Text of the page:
Abandonment In North Carolina

One of the most common questions I get asked about when meeting with potential clients is related to “abandonment”.  Clients want to know if they can “get” the other party with “abandonment” or if their spouse can “get” them for “abandonment” if they move out.

In a civil matter such as a divorce proceeding, there is no cause of action for abandonment in North Carolina. This means that a person cannot be sued for “abandonment” in a civil case. This is because North Carolina is a no-fault state, meaning that the reason for a separation is not material to the divorce proceedings. Abandonment has no effect on property division or divorce itself.

However, a person may argue that an abandonment has occurred as a factor for a court to consider when deciding the amount and duration of alimony in a case where alimony is appropriate.  In such a case the party claiming abandonment must prove that the other party 1) ended the cohabitation (living together); 2) without justification or provocation; and 3) without the intent to renew the cohabitation.  In other words, they must prove that the other party left the home for no legitimate reason and with no intention of returning. As a practical matter, it is rare that a separation is without justification sufficient to rise to the level of abandonment because most parties experience marital difficulties well before separation that justify the separation.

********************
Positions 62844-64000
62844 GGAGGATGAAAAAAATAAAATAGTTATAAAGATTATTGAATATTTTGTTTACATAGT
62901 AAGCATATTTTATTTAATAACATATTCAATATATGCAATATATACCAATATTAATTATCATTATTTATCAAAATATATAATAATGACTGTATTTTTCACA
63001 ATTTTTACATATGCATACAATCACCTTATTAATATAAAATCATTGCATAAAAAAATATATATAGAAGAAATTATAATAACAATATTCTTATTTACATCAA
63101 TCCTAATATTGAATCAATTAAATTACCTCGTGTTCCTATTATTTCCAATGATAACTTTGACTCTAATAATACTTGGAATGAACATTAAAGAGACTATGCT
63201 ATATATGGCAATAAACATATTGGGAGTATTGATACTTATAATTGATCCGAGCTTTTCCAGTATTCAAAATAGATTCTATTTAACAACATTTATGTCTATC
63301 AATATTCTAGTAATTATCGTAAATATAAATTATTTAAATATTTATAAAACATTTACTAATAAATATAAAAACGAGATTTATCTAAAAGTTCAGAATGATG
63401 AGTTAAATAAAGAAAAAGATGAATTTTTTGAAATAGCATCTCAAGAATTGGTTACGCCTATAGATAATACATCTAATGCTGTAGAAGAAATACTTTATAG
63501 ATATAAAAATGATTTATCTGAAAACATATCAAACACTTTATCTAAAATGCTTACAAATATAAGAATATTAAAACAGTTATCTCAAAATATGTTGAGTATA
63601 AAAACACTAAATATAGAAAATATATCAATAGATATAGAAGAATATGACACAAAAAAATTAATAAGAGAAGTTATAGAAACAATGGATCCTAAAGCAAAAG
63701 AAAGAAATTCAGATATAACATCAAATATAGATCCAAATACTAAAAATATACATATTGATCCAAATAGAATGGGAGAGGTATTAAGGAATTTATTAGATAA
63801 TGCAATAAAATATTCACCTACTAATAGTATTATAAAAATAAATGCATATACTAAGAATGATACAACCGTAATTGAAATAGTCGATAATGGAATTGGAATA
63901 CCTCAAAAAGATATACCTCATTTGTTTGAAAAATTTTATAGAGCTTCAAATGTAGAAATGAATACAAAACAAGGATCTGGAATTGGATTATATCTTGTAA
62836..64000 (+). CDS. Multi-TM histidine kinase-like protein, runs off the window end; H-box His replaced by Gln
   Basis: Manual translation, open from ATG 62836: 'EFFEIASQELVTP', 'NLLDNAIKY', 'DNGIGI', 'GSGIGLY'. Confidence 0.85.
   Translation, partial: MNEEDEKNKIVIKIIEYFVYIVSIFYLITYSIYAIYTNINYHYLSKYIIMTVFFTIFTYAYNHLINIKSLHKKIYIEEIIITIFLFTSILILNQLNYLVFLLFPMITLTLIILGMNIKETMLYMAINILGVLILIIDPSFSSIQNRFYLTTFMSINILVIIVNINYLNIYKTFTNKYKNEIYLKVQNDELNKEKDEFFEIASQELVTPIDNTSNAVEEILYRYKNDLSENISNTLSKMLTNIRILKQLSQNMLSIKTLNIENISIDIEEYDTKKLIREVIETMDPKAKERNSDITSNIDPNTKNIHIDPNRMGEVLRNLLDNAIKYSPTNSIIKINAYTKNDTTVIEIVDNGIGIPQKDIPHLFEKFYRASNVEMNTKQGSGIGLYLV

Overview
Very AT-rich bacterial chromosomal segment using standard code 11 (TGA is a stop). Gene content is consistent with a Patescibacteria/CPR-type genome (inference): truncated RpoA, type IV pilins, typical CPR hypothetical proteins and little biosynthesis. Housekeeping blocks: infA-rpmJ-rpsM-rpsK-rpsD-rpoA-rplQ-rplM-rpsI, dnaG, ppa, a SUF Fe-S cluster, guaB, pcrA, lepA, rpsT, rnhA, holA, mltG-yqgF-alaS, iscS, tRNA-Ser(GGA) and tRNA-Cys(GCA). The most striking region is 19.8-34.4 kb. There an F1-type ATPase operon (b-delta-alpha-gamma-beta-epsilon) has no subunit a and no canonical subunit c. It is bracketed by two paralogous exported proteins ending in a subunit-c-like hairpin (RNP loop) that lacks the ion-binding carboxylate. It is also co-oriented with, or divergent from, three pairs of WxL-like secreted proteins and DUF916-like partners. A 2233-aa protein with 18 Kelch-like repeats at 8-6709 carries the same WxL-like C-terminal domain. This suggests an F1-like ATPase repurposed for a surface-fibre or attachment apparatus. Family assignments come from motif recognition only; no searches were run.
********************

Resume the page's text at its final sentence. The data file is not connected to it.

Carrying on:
Even if a case for abandonment as an alimony factor can be established, it is only ONE factor for the court to consider and by itself does not serve as grounds for a court to order OR deny alimony.

There is a criminal charge of abandonment in North Carolina, but that requires a party to willfully fail to provide adequate financial support to a dependent spouse or child. Simply leaving the home as part of a separation is not criminal abandonment.

In summary, a person cannot be sued for abandonment in North Carolina. Abandonment only applies in alimony cases, and moving out or otherwise leaving a spouse is not abandonment unless it is done without justification and that is rarely the case.

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